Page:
Cebu Bar topnotchers: PH needs lawyers ‘really fighting for the rule of law’

Micole Gerard Tizon

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Cebu Bar topnotchers: PH needs lawyers ‘really fighting for the rule of law’
Marcley Augustus Natu-el, Mark Lawrence Badayos, Jebb Lynus Cane, Alan Joel Pita of the University of San Carlos place 2nd, 3rd, 9th, and 10th in the 2018 Bar exams

CEBU CITY, Philippines – Four students from the University of San Carlos in Cebu made it to the Top 10 of the 2018 Bar examinations, and 3 of them wasted no time paying tribute to their teachers and promising to uphold the highest standards of the legal profession in a press conference on Friday, May 5. 

In an afternoon press conference arranged by the university, hours after the Bar results were released, the passers said their preparations for this licensure exam started when they first entered the classroom in freshman year in law school.

The 9th placer, Jebb Lynus Cane, was unable to join the press conference. 

“My preparation really started during the first year, first day of law school.” said 3rd placer Mark Badayos. 

Marcley Natu-el, who placed second, said that from Day 1 too he had been praying to God about topping the bar exam.

But his desire to become a lawyer became stronger when her realized there was a need for more ethical lawyers.

Badayos agreed: “I want to become a lawyer because we are at a time where it’s really very trying, we have more reason to uphold the rule of law.”


The country is in need of young lawyers “whose heart is really for fighting for the rule of law,” he addded.

Alen Pita, the 10th placer, said he accepts that the profession of a lawyer “is a privilege, at the same time obligation.”

The 3 revealed that while waiting for the results, they were in separate churches to pray.  

Lawyer Joan Largo, dean of the USC School of Law and Governance, said a confluence of factors contributed to their success in the Bar exams: a supportive administration, dedicated faculty, and hardworking students.

“The students in one batch change year after year, and their variables, but the constant in USC is really the faculty,” said Badayos.

Natu-el said that while he was taking the exam he could hear the voices of his teachers, telling him the correct answer.

Pita revealed that he relied on most of the materials provided by the university during his review: “The training in USC since first year until 4th year, even after graduation, during the Bar review, is enough to pass, or even top the bar.”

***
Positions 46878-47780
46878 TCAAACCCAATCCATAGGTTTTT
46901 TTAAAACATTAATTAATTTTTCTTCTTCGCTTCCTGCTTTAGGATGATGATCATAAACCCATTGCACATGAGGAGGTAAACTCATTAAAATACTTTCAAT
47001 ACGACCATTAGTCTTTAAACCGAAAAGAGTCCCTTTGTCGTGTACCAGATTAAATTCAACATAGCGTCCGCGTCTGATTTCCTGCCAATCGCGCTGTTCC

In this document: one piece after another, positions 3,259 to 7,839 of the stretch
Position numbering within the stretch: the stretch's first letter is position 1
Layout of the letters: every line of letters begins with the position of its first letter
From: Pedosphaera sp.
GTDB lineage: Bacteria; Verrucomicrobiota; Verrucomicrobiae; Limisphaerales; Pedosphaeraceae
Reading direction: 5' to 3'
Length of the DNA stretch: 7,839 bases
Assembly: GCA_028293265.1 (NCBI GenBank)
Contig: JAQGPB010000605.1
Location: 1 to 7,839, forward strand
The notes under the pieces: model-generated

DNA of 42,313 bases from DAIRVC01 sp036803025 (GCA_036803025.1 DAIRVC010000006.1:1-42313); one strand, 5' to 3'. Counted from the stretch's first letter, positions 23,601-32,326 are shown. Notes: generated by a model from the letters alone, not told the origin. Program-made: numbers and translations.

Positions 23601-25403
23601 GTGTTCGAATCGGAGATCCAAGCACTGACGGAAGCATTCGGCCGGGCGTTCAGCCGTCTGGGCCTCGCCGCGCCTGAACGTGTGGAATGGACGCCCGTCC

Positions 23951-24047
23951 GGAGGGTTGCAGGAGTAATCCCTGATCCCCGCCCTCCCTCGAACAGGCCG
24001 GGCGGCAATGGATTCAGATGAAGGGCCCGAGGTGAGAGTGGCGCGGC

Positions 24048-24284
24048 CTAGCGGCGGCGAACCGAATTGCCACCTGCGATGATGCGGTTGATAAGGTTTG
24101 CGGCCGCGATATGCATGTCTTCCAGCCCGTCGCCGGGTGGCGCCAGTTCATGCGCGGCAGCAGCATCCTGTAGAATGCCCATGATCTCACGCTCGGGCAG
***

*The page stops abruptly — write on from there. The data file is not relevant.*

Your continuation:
Natu-el also said they did not need to purchase books from other schools or professors during the review. He enrolled in a review center but only attended sessions that he felt were important. He, like Pita and Badayos, self-reviewed most of the time.

In 2015, the USC produced two topnotchers; ranked 1st, 3rd, 7th, and 8th in 2016; and ranked 2nd, 4th, and 7th in 2017. 

Largo said that even if they had already been doing well for the past few years, they would continue to innovate to make sure they produce more topnotchers and enjoy a higher passing rate.

“In all honestly and modesty, we really thought of them making it to the top 10,” Largo said.

Largo also said that they are also lobbying for the regionalization of the bar examinations.

“It takes so much more, it asks so much more of us, to take the Bar in Manila. If we can just bring the Bar outside of Manila, then there’ll be more, better chances for us who are outside Metro Manila,” she said.

The three topnotchers agree with Largo, with Badayos saying it takes a toll on their emotional health being away from their families while reviewing.

Largo added that another area about the bar that they are lobbying for is the handwritten exams, “Nobody files pleadings in court, in their own handwriting, it’s always typewritten, and yet handwriting is a very crucial factor in passing and topping the bar examination.”

Natu-el said that he spent a lot of time looking for a pen that would make his handwriting look legible because he is not proud of his handwriting. – 



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